In honor of National Domestic Violence Awareness Month, CARE to Stop Violence invited University of Maryland students, faculty and staff on Oct. 28 to participate in an open panel discussion on domestic and sexual violence, followed by a Survivor Garden ceremony at the University Health Center.
In addition to educating students on domestic and sexual violence, panelists shared the available resources on and around campus, which help survivors and individuals seeking more information.
Panelist Fatima Burns, a Licensed Certified Social Worker – Clinical (LCSW-C) and Assistant Director of CARE, said she believes that CARE is a good, first-stop resource when survivors and other individuals are unsure of whether or not they want to report an assault.
CARE is a confidential on-campus resource available for survivors or other individuals interested in receiving help or getting more information about domestic and sexual violence.
“If people are unsure of their options, it is probably best to begin with CARE because we can help provide a general idea of what to expect when reaching out to other entities to report,” Burns said. “CARE doesn’t require anyone to report or provide more information than they are uncomfortable providing.”
She stressed the importance of educating students about domestic and sexual violence.
“Students should be educated about these issues to learn the resources available to them,” Burns said. ”People are often unaware that they have experienced violence. Also, friends and others who care about them who may want to help may not understand or know how to best help.”
Sheila Ziglari, a 21-year-old a kinesiology major, said she found the discussion on sexual violence among adolescents the most interesting.
“The panelists talked about how it’s problematic that younger kids aren’t being taught enough about sexuality and sexual health and therefore, won’t be taught about sexual violence either,” Ziglari said.
She also said that she found the discussion on parents educating their children on domestic and sexual violence insightful.
“The discussion about how parents should [educate] their children was interesting because the panelists said that most of their behavior is learned from their parents,” Ziglari said.
Lydia Verkouteren, a 21-year-old psychology major, said was comforted by the acceptance of reporting sexual abuse any time after the violence.
“Even if it’s been years or even decades, you can still try to get justice and have the ability to talk about what had happened to you and get help and advice about it,” Verkouteren said. “This is so important because it shows that there are people who want to talk to you because they care and want the best for you.”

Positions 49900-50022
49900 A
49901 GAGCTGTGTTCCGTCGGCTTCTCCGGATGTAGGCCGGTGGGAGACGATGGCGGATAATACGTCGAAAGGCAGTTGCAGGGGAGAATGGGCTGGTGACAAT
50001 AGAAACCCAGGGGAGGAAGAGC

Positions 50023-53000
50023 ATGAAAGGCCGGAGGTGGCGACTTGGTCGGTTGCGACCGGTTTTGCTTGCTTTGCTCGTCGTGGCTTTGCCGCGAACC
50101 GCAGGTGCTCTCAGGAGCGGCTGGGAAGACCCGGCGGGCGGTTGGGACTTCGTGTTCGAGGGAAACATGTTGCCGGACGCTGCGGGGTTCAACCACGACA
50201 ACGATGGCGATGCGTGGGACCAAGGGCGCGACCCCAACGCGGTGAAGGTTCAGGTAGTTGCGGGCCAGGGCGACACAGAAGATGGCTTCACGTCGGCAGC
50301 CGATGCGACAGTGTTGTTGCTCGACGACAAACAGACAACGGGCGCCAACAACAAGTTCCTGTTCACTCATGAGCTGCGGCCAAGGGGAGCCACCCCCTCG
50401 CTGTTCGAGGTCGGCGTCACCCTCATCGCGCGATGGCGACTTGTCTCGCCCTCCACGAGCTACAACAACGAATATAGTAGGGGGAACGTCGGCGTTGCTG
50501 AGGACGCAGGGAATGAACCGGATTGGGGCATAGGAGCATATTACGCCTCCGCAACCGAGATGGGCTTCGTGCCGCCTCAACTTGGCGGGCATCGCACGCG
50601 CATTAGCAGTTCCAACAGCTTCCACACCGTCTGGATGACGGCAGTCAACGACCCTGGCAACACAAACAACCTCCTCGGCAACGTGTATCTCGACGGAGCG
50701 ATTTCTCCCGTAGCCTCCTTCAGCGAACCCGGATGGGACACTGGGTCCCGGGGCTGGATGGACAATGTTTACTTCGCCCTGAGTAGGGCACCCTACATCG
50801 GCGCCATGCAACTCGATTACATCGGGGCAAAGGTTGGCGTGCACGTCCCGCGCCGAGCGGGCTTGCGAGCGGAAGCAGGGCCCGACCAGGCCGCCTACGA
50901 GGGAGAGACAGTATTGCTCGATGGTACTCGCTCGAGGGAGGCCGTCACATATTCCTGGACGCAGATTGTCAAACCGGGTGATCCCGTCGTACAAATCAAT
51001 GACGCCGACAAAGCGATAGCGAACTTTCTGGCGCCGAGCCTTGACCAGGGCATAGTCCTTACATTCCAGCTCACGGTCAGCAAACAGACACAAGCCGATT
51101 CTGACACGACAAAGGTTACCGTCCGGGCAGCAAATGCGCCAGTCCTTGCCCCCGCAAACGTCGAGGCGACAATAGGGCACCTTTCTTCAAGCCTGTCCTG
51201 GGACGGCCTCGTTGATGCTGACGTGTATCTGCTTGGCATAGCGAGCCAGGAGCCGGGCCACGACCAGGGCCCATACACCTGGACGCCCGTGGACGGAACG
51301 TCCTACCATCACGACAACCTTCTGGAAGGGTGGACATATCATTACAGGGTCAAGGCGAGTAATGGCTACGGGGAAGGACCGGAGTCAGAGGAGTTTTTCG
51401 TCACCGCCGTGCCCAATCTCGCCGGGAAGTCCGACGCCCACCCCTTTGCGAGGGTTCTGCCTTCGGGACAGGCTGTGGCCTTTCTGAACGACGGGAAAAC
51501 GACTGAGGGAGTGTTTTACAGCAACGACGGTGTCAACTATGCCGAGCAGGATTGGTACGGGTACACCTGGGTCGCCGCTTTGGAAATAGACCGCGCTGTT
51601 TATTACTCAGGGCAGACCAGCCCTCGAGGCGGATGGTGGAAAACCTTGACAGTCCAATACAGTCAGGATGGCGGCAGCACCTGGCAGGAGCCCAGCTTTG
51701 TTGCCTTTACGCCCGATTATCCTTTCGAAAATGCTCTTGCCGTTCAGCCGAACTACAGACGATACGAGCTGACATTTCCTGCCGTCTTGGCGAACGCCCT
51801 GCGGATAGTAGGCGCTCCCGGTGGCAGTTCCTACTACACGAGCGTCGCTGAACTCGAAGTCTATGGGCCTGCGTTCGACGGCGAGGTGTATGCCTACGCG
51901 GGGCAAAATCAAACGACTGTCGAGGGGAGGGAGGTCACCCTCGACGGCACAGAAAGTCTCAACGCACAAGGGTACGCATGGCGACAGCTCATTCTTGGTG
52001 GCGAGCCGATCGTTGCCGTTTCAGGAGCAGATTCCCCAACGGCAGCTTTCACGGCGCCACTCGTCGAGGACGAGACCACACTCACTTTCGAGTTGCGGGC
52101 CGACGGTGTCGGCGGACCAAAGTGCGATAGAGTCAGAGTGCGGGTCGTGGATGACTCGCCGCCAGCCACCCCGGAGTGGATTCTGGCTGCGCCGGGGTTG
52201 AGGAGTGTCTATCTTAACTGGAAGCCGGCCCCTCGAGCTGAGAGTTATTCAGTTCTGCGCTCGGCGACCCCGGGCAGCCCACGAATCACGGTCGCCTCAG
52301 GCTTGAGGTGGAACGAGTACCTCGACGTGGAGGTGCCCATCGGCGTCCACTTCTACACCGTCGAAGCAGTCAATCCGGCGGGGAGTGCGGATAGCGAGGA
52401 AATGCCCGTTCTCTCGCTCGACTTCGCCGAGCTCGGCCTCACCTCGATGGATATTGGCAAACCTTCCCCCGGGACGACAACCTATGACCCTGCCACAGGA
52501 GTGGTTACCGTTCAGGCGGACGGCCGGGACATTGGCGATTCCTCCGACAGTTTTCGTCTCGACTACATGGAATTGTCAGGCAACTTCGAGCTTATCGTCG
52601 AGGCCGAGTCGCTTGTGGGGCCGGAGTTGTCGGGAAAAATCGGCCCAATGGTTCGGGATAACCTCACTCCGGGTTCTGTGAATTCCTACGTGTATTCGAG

Panelist Josh Bronson, Assistant Director of the Office of Civil Rights and Sexual Misconduct and Special (Title IX) Investigator at the University of Maryland, said he understands the intimidation when confronting officers in uniform about a sensitive issue.
“They may appear intimidating, but UMPD is going through intensive domestic violence training, sexual assault training, stalking and harassment training in order to better approach and serve survivors,” Bronson said.
Panelist Sgt. Rosanne Hoaas, Public Information Officer of the University of Maryland Police Department, stressed UMPD’s commitment to helping survivors.
“We’ve also been training with the health center and other local resources like the Prince George’s Sex Assault Center and we continue to update our training to work with the office of CRSM,” Hoaas said.
Hoaas explained how UMPD is breaking barriers to help survivors seeking authoritative help feel comfortable.
“Officers can go where the survivors are most comfortable whether that’s their room, a friend’s room, or a neutral space,” Hoaas said. “The University Health Center has space that they can make available to meet with officers, and we always encourage anyone reporting to work with an advocate.”
“If survivors and other individuals seeking help want to get to that level of taking action, CARE is more than willing to work with CRSM and UMPD to meet those needs,” Taylor said.
The event closed with the Survivor Garden ceremony. Every fall each attending student, faculty and staff plants a bulb on campus symbolizing the budding of breaking the silence.
Due to the weather, the bulb was replaced with mason jars containing small purple light bulbs — the color that represents domestic and sexual violence awareness.
The CARE office is open Monday through Friday from 9 a.m. to 5 p.m. — no appointment is needed.
Featured Photo Credit: April 3, 2011- The first Slut Walk protest in Toronto. (Courstesy Wikimedia Commons)
Aria Pham is a junior multiplatform journalism major and may be reached at email@example.com.